China's Chang'e-4 probe completes work for 44th lunar day
The lander and rover of the Chang'e-4 probe have been switched to dormant mode for the lunar night after working stably for a 44th lunar day.
The lander mode switch took place at 6:00 a.m. Wednesday (Beijing Time), and the rover, Yutu-2, at 7:14 p.m. Tuesday, according to the Lunar Exploration and Space Program Center of the China National Space Administration.
A lunar day is equal to 14 days on Earth. The lunar rover, which switches to dormant mode during the lunar night due to the lack of solar power, has traveled 1,239.88 meters on the far side of the moon, the center said.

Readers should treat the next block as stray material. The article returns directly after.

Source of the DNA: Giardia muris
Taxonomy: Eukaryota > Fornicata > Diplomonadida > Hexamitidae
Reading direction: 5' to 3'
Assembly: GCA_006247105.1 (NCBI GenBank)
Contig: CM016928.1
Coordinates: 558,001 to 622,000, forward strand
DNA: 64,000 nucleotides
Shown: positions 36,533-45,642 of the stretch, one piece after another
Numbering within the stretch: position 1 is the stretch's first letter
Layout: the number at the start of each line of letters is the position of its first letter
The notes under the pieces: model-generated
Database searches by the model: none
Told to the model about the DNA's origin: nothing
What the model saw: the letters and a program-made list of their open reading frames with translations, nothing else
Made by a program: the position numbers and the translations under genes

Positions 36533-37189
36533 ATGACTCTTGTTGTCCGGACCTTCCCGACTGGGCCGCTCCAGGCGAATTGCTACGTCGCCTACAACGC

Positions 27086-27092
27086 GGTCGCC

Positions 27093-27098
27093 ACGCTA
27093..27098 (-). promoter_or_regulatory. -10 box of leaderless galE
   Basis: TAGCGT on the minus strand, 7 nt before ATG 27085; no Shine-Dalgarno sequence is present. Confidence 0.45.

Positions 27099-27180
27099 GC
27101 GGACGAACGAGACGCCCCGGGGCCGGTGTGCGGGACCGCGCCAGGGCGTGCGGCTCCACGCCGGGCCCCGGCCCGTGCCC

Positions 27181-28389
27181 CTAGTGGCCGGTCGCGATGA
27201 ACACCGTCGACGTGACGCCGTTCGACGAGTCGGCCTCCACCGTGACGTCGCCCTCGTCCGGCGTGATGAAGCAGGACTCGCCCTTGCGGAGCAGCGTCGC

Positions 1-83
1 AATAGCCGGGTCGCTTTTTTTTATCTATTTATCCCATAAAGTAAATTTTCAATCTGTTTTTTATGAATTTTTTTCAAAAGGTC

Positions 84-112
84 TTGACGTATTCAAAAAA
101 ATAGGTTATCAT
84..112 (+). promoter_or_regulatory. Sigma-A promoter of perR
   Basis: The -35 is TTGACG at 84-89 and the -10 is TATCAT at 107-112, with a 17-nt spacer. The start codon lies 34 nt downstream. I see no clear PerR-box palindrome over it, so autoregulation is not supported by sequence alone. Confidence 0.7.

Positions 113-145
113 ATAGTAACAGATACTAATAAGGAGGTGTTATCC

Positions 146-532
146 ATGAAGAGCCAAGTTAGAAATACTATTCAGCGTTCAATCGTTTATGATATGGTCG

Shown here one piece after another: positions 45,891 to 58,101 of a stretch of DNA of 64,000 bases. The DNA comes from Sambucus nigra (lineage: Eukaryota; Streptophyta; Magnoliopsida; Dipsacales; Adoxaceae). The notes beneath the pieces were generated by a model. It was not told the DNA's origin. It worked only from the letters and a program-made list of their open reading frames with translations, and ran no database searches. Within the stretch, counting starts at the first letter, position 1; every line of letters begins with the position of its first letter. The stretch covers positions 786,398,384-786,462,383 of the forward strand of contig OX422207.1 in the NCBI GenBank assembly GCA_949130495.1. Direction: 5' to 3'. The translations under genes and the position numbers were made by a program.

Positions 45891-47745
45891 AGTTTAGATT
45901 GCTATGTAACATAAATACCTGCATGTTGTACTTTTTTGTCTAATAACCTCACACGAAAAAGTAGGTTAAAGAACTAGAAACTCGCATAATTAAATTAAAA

The Chang'e-4 probe, launched on December 8, 2018, made the first-ever soft landing on the Von Karman Crater in the South Pole-Aitken Basin on the far side of the moon on January 3, 2019.
At present, the Chang'e-4 lander and the rover Yutu-2 have been working for more than three years on the far side of the moon, collecting over 3,800 GB of science data.